About 1,000 guests were invited to join the Princess Royal in the grounds of historic building in July
Almost £26,000 was spent by the Northern Ireland Office (NIO) on catering at a royal garden party at Hillsborough Castle. The party on July 5 was attended by the Princess Royal and was the first such event held at Hillsborough, the royal family’s official residence in Northern Ireland, since the outbreak of the Covid pandemic.
The total cost of providing the catering at the party was £25,958.62.
It has also emerged the NIO has paid about £85,000 over the last two years to use Hillsborough Castle as accommodation for the Secretary of State for Northern Ireland.
The costs are contained in figures released by the NIO in relation to spending of over £25,000 made by the Government department.
The annual royal garden party at Hillsborough is regarded as one of the highlights of Northern Ireland’s social calendar.
Guests are usually from across the North who have been invited to meet a member of the royal family in the castle’s grounds.
About 1,000 guests attended the July event in recognition of their contribution to their communities.
The event did not take place in 2020 and 2021 as a result of the pandemic.
The latest party was hosted by then Secretary of State Brandon Lewis, who was replaced by Chris Heaton-Harris earlier this month after Liz Truss took over as Prime Minister.
As well as meeting guests during the party, the Princess Royal also planted an oak tree in the castle’s walled garden.
The catering for the event was provided by Yellow Door, based in Portadown.
The property and grounds of the Hillsborough estate are managed on behalf of the royal family by Historic Royal Palaces, which also looks after several other royal residences in the UK.
While Hillsborough is the official residence of the royal family in Northern Ireland, the Secretary of State also stays in the property when he is in the country.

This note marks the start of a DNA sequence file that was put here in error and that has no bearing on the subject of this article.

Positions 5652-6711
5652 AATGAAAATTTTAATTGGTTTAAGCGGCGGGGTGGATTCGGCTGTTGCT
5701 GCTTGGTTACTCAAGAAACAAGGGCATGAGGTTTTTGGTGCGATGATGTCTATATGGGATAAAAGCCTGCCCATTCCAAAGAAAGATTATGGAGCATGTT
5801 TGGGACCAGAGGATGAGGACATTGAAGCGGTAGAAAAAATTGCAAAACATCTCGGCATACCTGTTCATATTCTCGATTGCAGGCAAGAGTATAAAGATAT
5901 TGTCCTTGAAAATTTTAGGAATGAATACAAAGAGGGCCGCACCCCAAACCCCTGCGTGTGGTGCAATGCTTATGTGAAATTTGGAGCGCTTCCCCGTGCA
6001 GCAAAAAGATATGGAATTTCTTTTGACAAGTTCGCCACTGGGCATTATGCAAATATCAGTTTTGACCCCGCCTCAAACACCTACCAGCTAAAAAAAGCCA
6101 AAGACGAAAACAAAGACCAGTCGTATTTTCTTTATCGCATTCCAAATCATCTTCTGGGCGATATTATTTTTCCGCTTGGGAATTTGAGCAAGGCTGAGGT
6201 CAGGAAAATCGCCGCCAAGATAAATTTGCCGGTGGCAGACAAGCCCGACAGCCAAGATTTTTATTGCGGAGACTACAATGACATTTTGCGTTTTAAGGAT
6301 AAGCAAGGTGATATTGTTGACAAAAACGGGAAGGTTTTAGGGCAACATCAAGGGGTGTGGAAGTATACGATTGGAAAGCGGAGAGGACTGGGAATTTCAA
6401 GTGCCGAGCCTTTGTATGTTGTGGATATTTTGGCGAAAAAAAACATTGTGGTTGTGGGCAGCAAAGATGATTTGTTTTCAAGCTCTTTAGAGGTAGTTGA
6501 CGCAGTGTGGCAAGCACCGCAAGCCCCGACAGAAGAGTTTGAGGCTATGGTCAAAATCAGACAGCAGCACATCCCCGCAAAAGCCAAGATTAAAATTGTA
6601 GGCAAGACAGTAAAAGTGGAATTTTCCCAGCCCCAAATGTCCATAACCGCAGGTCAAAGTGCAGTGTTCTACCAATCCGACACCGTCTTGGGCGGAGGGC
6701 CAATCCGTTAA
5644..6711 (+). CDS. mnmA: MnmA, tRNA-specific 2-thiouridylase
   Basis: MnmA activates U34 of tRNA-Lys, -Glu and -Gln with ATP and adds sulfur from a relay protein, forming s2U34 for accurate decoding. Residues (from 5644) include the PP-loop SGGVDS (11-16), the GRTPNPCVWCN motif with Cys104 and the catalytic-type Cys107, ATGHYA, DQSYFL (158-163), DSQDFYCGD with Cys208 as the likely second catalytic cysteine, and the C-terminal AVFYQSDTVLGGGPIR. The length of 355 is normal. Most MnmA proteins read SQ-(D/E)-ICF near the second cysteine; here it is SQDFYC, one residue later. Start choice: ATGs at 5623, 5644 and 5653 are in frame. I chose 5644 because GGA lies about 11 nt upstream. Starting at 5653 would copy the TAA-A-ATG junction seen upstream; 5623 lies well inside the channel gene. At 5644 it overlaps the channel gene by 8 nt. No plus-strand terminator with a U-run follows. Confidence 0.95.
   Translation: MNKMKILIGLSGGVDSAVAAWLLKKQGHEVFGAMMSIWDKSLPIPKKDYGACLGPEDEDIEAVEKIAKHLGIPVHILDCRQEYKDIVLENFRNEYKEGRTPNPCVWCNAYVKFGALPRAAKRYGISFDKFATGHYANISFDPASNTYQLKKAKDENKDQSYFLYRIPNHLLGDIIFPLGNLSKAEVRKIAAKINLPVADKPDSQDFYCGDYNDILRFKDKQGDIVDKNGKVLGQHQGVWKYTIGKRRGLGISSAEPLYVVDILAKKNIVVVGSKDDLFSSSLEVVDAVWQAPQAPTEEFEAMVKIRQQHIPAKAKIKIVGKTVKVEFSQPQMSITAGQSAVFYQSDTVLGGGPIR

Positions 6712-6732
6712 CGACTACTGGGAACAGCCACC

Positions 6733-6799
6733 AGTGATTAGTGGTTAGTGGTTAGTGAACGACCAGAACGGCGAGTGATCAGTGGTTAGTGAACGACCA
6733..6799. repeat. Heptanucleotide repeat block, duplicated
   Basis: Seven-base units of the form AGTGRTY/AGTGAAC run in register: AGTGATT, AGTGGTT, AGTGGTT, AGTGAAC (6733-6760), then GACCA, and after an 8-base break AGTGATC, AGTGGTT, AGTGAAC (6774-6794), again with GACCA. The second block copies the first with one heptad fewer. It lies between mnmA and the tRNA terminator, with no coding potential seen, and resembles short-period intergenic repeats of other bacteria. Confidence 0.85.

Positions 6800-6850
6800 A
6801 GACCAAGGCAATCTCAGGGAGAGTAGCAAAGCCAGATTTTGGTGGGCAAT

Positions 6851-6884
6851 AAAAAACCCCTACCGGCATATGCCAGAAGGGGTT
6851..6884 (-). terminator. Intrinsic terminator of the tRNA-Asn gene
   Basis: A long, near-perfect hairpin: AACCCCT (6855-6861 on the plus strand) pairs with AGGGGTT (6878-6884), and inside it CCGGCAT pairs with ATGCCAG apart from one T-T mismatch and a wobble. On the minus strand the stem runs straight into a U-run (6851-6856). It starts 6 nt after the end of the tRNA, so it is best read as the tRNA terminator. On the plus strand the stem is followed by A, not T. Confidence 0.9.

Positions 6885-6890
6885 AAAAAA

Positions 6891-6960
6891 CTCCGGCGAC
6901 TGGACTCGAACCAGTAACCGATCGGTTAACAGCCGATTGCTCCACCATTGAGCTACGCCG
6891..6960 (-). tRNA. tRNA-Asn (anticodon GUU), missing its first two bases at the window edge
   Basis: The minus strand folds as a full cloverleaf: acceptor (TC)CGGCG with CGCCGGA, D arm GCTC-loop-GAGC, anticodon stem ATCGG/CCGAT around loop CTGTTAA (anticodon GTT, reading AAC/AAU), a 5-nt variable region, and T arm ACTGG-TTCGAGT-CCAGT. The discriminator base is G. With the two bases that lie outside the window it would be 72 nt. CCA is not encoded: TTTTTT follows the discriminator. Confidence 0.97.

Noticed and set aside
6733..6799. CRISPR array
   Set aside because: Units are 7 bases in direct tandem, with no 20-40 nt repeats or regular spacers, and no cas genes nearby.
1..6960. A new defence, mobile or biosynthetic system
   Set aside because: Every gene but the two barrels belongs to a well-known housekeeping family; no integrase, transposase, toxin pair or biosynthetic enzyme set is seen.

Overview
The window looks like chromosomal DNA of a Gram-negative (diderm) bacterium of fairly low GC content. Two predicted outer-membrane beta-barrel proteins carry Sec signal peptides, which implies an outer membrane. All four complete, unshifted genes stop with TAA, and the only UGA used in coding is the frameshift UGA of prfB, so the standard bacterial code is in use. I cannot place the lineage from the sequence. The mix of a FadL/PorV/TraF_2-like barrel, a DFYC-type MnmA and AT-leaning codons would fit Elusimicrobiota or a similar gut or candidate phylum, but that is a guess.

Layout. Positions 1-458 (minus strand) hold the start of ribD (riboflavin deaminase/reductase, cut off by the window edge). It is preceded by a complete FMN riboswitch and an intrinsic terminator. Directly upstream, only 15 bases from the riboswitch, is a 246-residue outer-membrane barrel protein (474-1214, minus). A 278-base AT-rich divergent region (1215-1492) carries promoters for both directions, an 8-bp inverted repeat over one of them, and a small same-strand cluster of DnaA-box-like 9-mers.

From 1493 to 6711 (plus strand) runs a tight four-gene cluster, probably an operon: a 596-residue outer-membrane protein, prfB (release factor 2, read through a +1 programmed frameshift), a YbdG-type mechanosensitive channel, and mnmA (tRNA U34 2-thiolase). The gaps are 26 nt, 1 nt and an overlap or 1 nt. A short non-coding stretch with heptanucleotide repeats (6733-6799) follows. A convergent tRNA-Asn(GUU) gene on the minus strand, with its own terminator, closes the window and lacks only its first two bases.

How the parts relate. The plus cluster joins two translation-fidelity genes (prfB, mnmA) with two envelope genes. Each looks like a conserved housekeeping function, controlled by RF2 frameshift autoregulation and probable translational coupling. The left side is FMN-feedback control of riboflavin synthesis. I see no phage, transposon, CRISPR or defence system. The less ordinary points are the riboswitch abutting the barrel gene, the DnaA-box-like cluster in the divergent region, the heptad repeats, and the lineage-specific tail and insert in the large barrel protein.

Records show that in the last financial year, 2021/2022, the NIO paid a total of £47,172 to Historic Royal Palaces for the use of Hillsborough Castle to provide accommodation for the Secretary of State.
In the 2020/21 financial year, the NIO paid £38,400 to use the property for the same purpose.
The Sunday Independent asked the NIO how many nights the Secretary of State had stayed at Hillsborough in the last two financial years. However, the information was not provided and an NIO spokesperson said the query was more appropriate as a Freedom of Information request.
Although described as a castle, Hillsborough is a large house, with the castle referring to an original fort on the site, the first home of the Hill family. The Hill family sold the house to the British Government in 1925 and it became the official residence of the Governor of Northern Ireland.
When the Government introduced direct rule from Westminster in 1972 due to the growing violence of The Troubles, the role of Governor of Northern Ireland was abolished and replaced by the Secretary of State position.
Since then, Hillsborough Castle has been used by the Secretary of State when visiting Northern Ireland.
Hillsborough Castle has also played a key role in some of the pivotal political events in Northern Ireland’s recent history.
In 1985, the Anglo-Irish Agreement was signed at Hillsborough by British Prime Minister Margaret Thatcher and the Taoiseach Garret Fitzgerald.
In 2010, the Hillsborough Agreement was signed there, resulting in the devolution of policing and justice powers to Northern Ireland.
Given its connection to the royal family, Hillsborough Castle was also the focus for many people looking to pay tribute to the Queen following her recent death. Thousands of bunches of flowers and gifts were left at the gates of the Hillsborough estate in honour of the Queen.
Meanwhile, the NIO financial figures also reveal some of the costs of hosting a special concert last year to celebrate a host of Northern Ireland’s best-known performers.
The Live at the Waterfront! event took place at Belfast’s Waterfront Hall on October 22.
Among those who performed on the night were Ash, Cara Dillon, Foy Vance and Snow Patrol’s Gary Lightbody. More than 70pc of the concert tickets were given free to key workers in health and social care, food retail and charities in honour of the work they did during the pandemic.
The concert was funded by the NIO through its centenary programme budget.
The Live at the Waterfront! event was shown on the Sky Arts channel in December and the concert was produced for television by Green Inc Film and Television Ltd, which is based in Holywood, Co Down.
The NIO paid Green Inc Film and Television a total of £235,887.55 for its work. The money was paid in three separate payments in November and December last year.
Another company, Snow Water Productions, which helped produce the Belfast concert, was paid £31,496.70 by the NIO last December.